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Wednesday, 22 August 2012
Page: 6138

Senator BOYCE (Queensland) (17:17): I would like firstly to congratulate Senator Nash for being the person who initially suggested this inquiry and, in particular, looking at the Australian Standard Geographical Classification Remoteness Areas, which clearly has not been working properly. But it was the entire Community Affairs References Committee which broadened this out into what has become a very meaningful assessment of the health services available in rural and remote Australia.

I was somewhat surprised to discover that the number of health professionals across Australia is spread evenly across the country on a per capita basis. Clearly, 'on a per capita basis' when you live in a town of 100 people is not quite as helpful as it might be when you live in a city of a million people. So we need to think about accessibility and many other issues at the same time as we are thinking about whether we have enough health professionals on a per capita basis. We have suggested not only that the Australian Standard Geographical Classification Remoteness Areas should be reassessed and changed to be far more flexible and to reflect much more the needs of people in remote areas and the incentives for doctors to actually go to those areas; we have suggested also that there should be a proper evaluation or assessment conducted at the same time as any new system is put in place. The problem for people who use the scheme is that whether you are in Gundagai or Newcastle, as Senator Nash said, or whether, in my state of Queensland, you are in Longreach or Townsville—both of which have the same classification—is clearly a significant factor in the ease with which you are going to get doctors to work in those areas.

One of the other things that came up, and I must congratulate Senator Moore on this, was the fact that there is a huge amount of data being collected, there is a huge amount of research going on and there are many good programs going on, but the communication of these, the sharing of information and the correct use of material are lacking in almost every area. You only have to look at the evidence from the Australia Bureau of Statistics about the geographical classification for remoteness areas, which said:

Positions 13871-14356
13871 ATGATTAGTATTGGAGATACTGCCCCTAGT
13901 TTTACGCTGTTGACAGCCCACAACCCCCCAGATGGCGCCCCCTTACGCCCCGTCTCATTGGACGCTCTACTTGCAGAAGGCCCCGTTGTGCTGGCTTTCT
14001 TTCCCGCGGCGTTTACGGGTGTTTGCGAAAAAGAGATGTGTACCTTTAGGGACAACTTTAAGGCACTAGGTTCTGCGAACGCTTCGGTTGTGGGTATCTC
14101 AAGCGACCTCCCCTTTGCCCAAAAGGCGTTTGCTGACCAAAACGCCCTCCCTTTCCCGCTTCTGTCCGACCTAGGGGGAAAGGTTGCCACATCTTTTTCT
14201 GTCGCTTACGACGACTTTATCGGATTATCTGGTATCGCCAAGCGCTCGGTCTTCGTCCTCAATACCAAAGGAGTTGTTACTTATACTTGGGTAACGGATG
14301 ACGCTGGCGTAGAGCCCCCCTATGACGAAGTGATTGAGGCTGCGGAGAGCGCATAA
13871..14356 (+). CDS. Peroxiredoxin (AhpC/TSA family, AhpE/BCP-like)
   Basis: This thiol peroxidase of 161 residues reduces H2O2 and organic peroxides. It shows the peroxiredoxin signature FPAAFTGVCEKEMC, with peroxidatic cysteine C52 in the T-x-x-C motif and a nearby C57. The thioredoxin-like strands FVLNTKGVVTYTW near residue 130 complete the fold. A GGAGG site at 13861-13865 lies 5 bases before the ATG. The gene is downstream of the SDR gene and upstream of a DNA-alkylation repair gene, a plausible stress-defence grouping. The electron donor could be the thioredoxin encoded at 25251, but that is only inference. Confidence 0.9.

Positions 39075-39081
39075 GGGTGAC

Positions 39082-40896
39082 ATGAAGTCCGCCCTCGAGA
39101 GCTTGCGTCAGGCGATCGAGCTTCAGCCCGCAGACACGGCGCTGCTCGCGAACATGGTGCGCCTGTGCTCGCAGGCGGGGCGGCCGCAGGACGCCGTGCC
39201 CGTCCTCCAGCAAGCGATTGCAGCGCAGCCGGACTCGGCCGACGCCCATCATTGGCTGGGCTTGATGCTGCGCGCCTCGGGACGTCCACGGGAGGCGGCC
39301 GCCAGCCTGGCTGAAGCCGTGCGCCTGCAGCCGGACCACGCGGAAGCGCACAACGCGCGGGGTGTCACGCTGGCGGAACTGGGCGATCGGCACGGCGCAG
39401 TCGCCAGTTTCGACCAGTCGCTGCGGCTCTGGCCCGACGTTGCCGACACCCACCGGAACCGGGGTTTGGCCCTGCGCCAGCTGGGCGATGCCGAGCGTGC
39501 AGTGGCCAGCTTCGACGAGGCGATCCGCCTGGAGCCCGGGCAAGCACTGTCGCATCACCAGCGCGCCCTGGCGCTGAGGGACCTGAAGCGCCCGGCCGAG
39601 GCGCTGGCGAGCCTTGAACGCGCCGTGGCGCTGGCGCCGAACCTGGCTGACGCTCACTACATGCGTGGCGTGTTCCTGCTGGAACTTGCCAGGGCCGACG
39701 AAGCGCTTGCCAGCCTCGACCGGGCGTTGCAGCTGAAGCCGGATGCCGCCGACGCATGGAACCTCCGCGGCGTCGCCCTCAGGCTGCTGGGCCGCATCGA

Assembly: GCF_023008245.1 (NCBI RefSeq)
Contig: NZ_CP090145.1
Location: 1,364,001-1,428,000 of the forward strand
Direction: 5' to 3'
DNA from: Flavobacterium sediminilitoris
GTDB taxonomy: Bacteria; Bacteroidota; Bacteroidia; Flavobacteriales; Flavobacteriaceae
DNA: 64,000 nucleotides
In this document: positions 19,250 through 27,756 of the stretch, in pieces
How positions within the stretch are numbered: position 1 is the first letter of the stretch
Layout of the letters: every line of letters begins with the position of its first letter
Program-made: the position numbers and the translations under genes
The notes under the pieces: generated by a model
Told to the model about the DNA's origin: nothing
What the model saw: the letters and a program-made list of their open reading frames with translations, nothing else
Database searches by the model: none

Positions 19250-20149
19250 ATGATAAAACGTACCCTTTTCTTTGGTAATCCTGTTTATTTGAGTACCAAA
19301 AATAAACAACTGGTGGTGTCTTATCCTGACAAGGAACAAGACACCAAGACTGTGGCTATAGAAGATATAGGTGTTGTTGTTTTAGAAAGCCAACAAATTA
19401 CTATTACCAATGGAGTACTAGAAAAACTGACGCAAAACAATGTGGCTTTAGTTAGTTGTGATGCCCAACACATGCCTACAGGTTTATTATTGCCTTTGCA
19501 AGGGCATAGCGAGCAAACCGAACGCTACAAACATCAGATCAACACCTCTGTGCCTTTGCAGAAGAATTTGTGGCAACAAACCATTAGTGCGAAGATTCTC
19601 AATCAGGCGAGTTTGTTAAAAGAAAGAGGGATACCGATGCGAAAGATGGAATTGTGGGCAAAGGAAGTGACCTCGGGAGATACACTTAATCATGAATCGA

… it is well known that some policy makers use ABS definitions, both geographical and others, to directly target policy. For example, some organizations paid an additional allowance to staff stationed in 'rural' areas… The validity of using ASGC in this way depends entirely on the relevance of the geographical concept to the desired policy outcomes. It is vitally important that anyone developing policies, funding formulae or intervention strategies understands the alignment, or lack of alignment, between … classification and their business objective.

I think that unfortunately what we have discovered is that there really has been very poor alignment in the past on this topic.

As I said, the government, every government, is spending significant amounts of money to try and ensure adequate health services in regional Australia, but the evidence that we received as a committee during the inquiry has highlighted the deficiencies in both the development and evaluation of the programs. We have an urgent and fundamental need to better understand what works, where it works and where we have significant gaps in the system.

I would very much like to commend this report and, like Senator Moore, I would also like to acknowledge our former colleague the late Senator Judith Adams, who would have revelled in the opportunity to be involved in this inquiry and whose work in the Senate paved the way in many ways for the work that we have done in this inquiry.